By the beginning of December, I, my geriatric Jack Russell, and all my worldly goods, including about 200 pairs of shoes, were on the road to North Cornwall in a 1990 Mercedes Benz estate. My new home was built in 1837 by Reverend Stephen Hawker: there is more romance here than a shelf full of Du Mauriers. Reverend Hawker was a poet, an eccentric who smoked opium, counted Lord Tennyson and Charles Kingsley among his friends, and was instantly recognisable in the area for his brightly-coloured outfits.

The house, and the Norman church attached, snuggle in a valley looking down a deep V-shaped view of the Atlantic. A sequence of these V-shaped valleys defines the coastline like bosomy cleavages covered in velvety green and laced with a network of streams that rush to waterfalls over steep cliffs. It’s easy to be alone here but not lonely. There is so much to look at.

I was worried what reception a London incomer might get in the middle of a pandemic, but my neighbours arrived at the door with Christmas cards, homemade shortbread, chutneys and local cider. There is a sense of community here that is closer to the experience of my Irish childhood than that of a glamorous grown up in London.

'I have somehow landed on my own perfect desert island' - Dale Cherry/The Telegraph
'I have somehow landed on my own perfect desert island' - Dale Cherry/The Telegraph

If I was going to have second thoughts I know I would have had them by now. Thanks to the mysterious workings of BT I was without internet for the first five weeks of the year: sometimes almost tearful with panic, it eventually dawned on me that there was absolutely nothing I could do. I busied myself with projects and I walked, and walked and walked.

The only complication was work. I consult for fashion brands sharing my magazine, newspaper, retail and e-commerce experience. My clients and I had all adapted to working remotely – but with no Wi-Fi and no mobile phone coverage in my valley either, the car became a mobile office and I took to hot-desking in any lane or lay-by where I could get 4G. I worked with my files on the passenger seat, my iPad propped on the steering wheel and the dog in the footwell.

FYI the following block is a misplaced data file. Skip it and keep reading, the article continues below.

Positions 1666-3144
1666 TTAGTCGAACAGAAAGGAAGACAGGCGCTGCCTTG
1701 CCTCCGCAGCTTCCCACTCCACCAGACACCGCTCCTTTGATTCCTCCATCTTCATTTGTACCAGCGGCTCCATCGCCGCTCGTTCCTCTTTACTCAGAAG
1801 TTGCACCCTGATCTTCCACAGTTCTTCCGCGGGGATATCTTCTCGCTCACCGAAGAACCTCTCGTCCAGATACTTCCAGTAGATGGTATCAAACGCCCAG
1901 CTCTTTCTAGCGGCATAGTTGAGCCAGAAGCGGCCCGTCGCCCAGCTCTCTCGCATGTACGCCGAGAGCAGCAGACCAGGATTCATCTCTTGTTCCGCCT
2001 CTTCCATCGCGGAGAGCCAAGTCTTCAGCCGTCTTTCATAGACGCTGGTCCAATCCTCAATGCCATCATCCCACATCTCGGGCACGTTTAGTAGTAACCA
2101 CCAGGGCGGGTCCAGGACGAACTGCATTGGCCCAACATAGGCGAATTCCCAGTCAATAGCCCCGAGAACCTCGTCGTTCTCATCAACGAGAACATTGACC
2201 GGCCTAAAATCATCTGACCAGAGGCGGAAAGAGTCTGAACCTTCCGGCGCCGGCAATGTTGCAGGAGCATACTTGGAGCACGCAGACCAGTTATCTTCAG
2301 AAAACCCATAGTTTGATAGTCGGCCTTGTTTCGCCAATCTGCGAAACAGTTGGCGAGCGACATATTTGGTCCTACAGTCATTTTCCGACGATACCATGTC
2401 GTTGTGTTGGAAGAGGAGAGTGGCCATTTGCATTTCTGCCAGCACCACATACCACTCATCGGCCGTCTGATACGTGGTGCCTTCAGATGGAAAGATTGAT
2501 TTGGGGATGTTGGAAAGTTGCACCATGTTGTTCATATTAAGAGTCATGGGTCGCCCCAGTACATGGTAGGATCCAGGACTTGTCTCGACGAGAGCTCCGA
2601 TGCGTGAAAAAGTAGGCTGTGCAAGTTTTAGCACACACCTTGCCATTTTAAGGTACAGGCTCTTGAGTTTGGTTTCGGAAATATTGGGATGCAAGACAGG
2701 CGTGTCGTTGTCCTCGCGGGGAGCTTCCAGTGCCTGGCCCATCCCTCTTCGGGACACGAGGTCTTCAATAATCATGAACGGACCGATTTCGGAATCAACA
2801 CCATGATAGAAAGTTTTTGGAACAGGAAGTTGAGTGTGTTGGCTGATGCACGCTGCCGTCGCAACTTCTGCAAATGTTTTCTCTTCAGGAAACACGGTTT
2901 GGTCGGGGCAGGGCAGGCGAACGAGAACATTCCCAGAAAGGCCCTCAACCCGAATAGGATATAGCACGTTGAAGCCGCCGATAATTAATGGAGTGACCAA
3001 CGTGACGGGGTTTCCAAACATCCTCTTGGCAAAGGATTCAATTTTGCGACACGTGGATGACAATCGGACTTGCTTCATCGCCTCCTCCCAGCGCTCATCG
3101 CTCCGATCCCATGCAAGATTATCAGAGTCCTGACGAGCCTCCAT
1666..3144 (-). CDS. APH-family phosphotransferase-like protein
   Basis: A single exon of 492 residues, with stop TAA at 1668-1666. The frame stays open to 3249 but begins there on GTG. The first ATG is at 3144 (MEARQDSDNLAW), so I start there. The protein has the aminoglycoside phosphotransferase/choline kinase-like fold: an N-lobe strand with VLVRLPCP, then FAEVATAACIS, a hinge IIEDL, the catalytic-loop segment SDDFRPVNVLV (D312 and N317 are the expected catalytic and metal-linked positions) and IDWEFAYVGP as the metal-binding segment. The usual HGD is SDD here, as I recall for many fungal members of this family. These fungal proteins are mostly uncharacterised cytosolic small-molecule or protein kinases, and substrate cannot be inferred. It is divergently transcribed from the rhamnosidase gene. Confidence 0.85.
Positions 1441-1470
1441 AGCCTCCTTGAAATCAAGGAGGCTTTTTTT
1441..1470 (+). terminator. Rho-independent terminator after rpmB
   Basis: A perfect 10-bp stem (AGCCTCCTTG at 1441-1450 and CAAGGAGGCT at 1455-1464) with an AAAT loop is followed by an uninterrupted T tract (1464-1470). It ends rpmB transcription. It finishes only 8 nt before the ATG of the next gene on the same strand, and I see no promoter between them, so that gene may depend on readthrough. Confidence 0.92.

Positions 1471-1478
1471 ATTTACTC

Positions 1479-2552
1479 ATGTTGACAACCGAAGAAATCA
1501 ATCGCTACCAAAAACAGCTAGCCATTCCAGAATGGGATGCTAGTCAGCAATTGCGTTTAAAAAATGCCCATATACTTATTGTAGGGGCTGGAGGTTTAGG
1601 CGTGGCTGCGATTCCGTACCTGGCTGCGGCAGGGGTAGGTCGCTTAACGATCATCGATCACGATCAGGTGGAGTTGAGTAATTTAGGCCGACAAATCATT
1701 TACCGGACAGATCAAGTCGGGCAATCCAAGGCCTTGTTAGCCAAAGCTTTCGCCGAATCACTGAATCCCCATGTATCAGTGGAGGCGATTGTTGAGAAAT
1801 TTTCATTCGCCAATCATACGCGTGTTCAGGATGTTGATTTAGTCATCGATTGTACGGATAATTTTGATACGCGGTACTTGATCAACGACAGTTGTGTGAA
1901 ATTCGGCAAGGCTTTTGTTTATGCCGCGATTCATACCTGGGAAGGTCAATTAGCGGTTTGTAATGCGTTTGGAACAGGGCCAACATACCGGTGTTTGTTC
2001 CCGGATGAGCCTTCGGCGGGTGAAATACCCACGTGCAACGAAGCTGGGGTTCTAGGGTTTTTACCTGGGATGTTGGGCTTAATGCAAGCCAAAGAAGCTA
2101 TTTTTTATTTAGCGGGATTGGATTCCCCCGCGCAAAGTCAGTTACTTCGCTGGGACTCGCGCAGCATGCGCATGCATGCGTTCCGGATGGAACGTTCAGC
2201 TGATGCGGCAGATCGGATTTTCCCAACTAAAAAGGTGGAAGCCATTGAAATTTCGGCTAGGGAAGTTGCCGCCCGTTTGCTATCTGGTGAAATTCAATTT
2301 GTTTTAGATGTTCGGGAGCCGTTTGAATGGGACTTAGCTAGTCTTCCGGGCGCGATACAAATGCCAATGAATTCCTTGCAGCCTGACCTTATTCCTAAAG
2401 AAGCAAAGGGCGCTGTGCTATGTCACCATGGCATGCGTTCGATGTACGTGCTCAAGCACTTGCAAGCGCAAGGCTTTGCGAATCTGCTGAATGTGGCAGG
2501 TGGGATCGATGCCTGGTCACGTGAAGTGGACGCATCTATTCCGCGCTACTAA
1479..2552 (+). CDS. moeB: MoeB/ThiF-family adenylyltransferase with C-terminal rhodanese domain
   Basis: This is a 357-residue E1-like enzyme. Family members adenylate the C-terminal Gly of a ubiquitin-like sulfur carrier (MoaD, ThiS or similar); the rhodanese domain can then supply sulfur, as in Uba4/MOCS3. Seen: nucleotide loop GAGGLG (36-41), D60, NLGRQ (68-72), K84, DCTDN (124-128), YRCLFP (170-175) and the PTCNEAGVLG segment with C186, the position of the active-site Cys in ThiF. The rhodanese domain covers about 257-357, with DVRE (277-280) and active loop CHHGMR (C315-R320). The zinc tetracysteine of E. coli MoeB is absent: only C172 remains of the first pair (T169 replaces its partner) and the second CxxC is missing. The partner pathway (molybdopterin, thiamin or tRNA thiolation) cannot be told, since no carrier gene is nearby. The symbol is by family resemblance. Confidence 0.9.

Just as my working life has been made-over, I have too: I’m not quite feral but my London grooming schedule is a distant memory. I haven’t had a manicure in months – frankly I think my nails look healthier for their year off from gel polish. My face without make-up doesn’t frighten me like it once did. And that chain of V-shaped valleys is better cardio than any cross-trainer. My wardrobe has shrunk to a rotation couple of pairs of jeans and a few sweatshirts that I keep over a chair in my bedroom.

In spite of stripping away the sparkle that took up so much of my existence I am never stuck for something to do; my life has taken a sharp U-turn and I like it. On my first day here I remember getting out of the car, alone, taking the place in, and thinking what the..? It still surprises me that I am here. And far from being able to fill the house with family and friends, which is what I had imagined when I first saw it, in lockdown I have somehow landed on my own perfect desert island.

I still feel a bit like a helpful guest. I am scrubbing the floors and cleaning the Aga in anticipation of the return of the lovely people who have let me stay here, Reverend Hawker perhaps, who will come ambling down the drive in his purple cloak, pink hat and a book full of new poems wondering what is for supper. I just hope he approves of what I’ve done with the place.